Today, March 8, is International Women’s Day. It’s a great opportunity to reflect on the great strides made by our society to redress the gender imbalances, and to recommit ourselves to removing those that still exist.
There’s one gaping hole. Among the pantheon of investing greats there are unfortunately no female investors.
That’s not to say there are no successful women in finance and business. Gail Kelly, CEO of Westpac Banking Corporation (ASX: WBC), is often held up as a leader in the field. We have a female Governor-General and Prime Minister, and the Premiers of Queensland, Tasmania and the Chief Minister of the ACT are all women.
Part of the reason there are no female investing greats has much to do not only with the barriers that still exist for women in the workplace, but also because really rising to the top of the investing heap takes time, while compounding does its work. Those we hold up as investing exemplars started their investing careers 40 or 50 years ago, when women were dramatically under-represented in the finance industry.
In fact, research suggests that women are likely to achieve better investing results than men – they research more, trade less and are less prone to herd-like behaviour.
What makes Buffett, Buffett
The Fool’s LouAnn Lofton compared that research with Warren Buffett’s successful investing style. She wrote:
“…what makes Warren Buffett the investor whom every investor wants to be like is that he approaches investing differently from the way most men do. Buffett has famously said that temperament is more important when it comes to investing success than is intellect. And his temperament tends to be more feminine than masculine.
“He’s patient and does thorough research. He doesn’t buy the latest whiz-bang technology company that he can’t understand. He doesn’t take excessive risks. His goal is to never sell the companies he invests in. He doesn’t do something just to do something. He’s the anti-trader, if you will.
Women and investing
So how exactly do women invest? Check out just a few of the characteristics of female investors that distinguish them from their male counterparts.
- Women spend more time researching their investment choices and tend to take less risk than men do. This prevents them from chasing “hot” tips and trading on whims – behavior that tends to weaken men’s portfolios. Women are also more likely to seek out information that challenges their assumptions, rather than only relying on data that confirms what they already thought.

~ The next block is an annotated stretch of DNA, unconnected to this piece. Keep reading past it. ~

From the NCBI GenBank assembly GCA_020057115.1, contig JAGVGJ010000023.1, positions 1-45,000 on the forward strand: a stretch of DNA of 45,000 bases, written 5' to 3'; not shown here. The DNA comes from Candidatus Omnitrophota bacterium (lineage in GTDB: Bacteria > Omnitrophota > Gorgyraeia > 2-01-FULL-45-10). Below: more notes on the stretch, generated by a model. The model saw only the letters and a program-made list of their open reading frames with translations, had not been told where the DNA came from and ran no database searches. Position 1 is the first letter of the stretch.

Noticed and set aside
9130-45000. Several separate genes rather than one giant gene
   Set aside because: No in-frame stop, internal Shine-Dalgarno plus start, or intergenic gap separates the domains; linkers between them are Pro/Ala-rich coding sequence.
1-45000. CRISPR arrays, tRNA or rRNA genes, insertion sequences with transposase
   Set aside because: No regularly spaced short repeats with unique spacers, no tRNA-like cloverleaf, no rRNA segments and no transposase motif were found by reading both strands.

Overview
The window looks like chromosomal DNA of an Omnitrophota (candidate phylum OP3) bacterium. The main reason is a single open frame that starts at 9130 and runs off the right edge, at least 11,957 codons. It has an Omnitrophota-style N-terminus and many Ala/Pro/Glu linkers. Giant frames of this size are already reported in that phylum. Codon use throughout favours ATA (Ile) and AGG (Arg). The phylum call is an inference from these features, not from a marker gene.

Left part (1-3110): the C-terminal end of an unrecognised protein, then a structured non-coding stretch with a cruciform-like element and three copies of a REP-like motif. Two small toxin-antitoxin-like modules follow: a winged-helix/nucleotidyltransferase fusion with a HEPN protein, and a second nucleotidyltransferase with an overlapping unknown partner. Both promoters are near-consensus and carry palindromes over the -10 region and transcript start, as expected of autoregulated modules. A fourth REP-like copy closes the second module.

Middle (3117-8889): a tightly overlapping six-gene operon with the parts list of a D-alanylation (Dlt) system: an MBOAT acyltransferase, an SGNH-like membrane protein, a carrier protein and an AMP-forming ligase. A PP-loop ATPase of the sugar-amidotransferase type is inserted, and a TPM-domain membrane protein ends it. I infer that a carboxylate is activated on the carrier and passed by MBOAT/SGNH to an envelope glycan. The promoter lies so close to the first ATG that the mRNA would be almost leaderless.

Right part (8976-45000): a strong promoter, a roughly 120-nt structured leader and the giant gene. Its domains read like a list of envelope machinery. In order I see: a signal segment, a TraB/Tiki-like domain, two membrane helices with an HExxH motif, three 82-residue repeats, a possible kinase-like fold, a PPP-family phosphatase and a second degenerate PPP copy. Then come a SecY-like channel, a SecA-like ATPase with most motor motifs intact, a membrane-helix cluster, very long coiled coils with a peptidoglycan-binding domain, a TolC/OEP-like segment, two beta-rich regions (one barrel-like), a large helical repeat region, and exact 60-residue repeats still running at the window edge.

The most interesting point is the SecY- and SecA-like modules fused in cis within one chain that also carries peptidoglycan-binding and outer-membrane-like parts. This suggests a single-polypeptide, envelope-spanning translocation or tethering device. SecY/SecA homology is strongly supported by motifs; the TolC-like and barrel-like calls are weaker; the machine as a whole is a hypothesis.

- One study found that men trade 45% more often than women do, and although men are more confident investors, they tend to be overconfident. By trading more often – and without enough research — men reduce their net returns. But by trading less, women produce better returns and also save on transaction costs and capital gains taxes.
- Women have less testosterone than men do (not a surprise, we know). New and continually unfolding science points to the possibility that testosterone is responsible for herd-like risk-taking behaviour from men in the financial markets. That makes a lack of it a decided asset.
That’s right, Buffett invests like a girl. His response: “You’ll have to read her book to see the criteria she used, but I’d say I probably plead guilty.”
Buffett clearly isn’t female, and we’re poorer for having fewer female investing role models. Women should have investing role models to follow, and the investment community would be stronger with more diversity of opinion, experience and perspective. We look forward to adding the first woman to the investing pantheon.
The investing community is still overwhelmingly male. Ladies, why not be the first female investing great? Take up the cudgels, and don’t be put off by the lack of high profile trail-blazers. Gents, encourage the women in your life to take a more active interest in investing, and remember the lessons we can learn from the research on female investors.
Here’s to the day we can celebrate investing equality – and when ‘investing like a girl’ is the compliment it should be.
The Motley Fool’s LouAnn Lofton turned some of these findings into a best-selling book of the same name.
Scott Phillips is a Motley Fool investment analyst. Scott owns shares in Berkshire Hathaway. You can follow him on Twitter @TMFGilla. The Motley Fool’s purpose is to educate, amuse and enrich investors.This article contains general investment advice only (under AFSL 400691). Authorised by Bruce Jackson.